Arts and Entertainment
|‘In The Heat of the Night’ takes to the stage|
|Theatre Charlotte hosts production, discussion|
|Published Thursday, November 1, 2012|
It’s 1962. A hot August night lies heavy over the small town of Argo, Ala. The body of a dead white man is found. The police arrest a black stranger named Virgil Tibbs only to discover that Tibbs is actually a homicide detective from California.
|Ron McLelland (seated) as Virgil Tibbs, Robert Crozier (behind Tibbs) as Deputy Sam Wood and Lamar Wilson as Chief Gillespie in “In The Heat of The Night.” The stage production is at Theatre Charlotte.|
That is the backdrop of John Ball’s “In the Heat of the Night,” a novel that inspired an Oscar-winning film and Emmy-winning television series. Acclaimed playwright Matt Pelfrey adapted the drama-thriller into a stage play that recently made its regional premiere at Theatre Charlotte.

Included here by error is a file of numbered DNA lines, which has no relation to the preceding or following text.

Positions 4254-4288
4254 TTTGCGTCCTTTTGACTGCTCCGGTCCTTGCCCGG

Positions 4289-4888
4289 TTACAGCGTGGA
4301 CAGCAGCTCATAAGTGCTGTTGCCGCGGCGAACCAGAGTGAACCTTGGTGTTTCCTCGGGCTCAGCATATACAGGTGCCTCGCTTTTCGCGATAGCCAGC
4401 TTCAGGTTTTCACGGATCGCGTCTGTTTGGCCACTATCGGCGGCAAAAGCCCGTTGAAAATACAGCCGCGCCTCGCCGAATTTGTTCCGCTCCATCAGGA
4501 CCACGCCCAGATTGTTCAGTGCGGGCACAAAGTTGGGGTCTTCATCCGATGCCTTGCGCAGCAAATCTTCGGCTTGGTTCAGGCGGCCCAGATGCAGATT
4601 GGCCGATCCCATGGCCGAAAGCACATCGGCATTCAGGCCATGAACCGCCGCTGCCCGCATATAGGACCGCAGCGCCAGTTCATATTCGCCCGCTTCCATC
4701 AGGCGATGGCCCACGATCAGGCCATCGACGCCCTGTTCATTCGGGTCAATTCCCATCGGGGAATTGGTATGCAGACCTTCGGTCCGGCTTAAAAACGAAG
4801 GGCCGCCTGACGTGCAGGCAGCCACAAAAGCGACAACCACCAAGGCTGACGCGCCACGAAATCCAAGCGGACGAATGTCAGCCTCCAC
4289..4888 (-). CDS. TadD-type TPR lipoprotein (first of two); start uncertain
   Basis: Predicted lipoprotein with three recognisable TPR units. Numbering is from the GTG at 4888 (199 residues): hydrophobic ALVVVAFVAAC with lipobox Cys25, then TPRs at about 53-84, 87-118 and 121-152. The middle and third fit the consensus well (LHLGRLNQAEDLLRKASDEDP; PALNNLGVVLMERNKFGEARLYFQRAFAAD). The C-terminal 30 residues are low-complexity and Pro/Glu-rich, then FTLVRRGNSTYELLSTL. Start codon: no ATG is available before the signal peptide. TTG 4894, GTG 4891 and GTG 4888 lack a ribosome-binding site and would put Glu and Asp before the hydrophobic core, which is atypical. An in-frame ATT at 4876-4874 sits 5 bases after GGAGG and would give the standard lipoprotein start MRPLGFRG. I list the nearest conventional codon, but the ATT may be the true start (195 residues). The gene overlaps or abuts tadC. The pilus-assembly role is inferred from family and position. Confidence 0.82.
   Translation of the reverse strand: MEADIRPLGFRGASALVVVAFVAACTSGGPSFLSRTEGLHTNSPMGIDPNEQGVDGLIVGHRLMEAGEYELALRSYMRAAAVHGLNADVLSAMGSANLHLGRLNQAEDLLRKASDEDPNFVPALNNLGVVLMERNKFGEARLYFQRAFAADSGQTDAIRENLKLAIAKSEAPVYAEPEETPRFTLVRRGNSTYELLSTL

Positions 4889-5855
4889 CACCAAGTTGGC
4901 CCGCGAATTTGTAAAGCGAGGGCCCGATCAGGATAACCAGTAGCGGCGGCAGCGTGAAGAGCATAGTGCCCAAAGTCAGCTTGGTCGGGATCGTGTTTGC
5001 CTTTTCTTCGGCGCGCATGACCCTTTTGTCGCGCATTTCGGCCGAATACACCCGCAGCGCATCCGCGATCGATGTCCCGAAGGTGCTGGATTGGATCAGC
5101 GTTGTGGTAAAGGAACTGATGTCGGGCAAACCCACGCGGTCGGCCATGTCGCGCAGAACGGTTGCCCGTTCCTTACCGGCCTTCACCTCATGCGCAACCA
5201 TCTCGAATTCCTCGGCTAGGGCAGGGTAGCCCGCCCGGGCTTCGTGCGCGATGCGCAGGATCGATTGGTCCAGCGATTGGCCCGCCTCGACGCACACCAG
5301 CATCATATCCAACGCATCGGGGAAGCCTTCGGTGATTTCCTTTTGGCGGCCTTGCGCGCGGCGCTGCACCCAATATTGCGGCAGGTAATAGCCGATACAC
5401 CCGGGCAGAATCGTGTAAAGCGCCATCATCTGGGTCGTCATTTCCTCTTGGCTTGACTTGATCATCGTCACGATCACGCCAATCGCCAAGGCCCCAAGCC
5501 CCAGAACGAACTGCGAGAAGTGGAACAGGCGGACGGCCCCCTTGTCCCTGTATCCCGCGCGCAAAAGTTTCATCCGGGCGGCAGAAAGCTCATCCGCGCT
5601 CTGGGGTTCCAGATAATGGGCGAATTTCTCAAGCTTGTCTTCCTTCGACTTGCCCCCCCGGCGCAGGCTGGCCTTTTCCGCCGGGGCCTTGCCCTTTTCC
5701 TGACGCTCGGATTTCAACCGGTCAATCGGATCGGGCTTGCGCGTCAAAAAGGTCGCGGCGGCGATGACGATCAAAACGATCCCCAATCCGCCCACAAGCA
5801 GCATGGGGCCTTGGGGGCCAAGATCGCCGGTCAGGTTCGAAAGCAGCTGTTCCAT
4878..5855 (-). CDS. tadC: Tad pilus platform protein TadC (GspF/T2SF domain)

Although based in the past, the play still proves its relevance today, shedding light on racism and questioning the ability to form relationships beyond prejudice and preconceived notions.
The original novel asked tough questions about the state of the union during the Civil Rights Movement. Fifty years later, has racism truly disappeared? Is it waning? Theatre Charlotte’s production of “In the Heat of the Night” is exploring those themes. The theatre company is partnering with the Levine Museum of the New South and its exhibition of lynching photography, “Without Sanctuary,” to facilitate audience talkback sessions after the play. The next session will be held following the Nov. 9 performance and Levine Museum educators will facilitate a discussion with the audience and cast.
“In the Heat of the Night” was commissioned as a play and first produced by Godlight Theatre Company in New York in 2010.
“In the Heat of the Night” is showing now through Nov. 11 at Theatre Charlotte, 501 Queens Road. Tickets are $25 and can be purchased through CarolinaTix at (704) 372-1000 or www.carolinatix.org. Levine Museum members are eligible for a discount and ticketholders can show a ticket stub or playbill for discounted admission to the Levine Museum.
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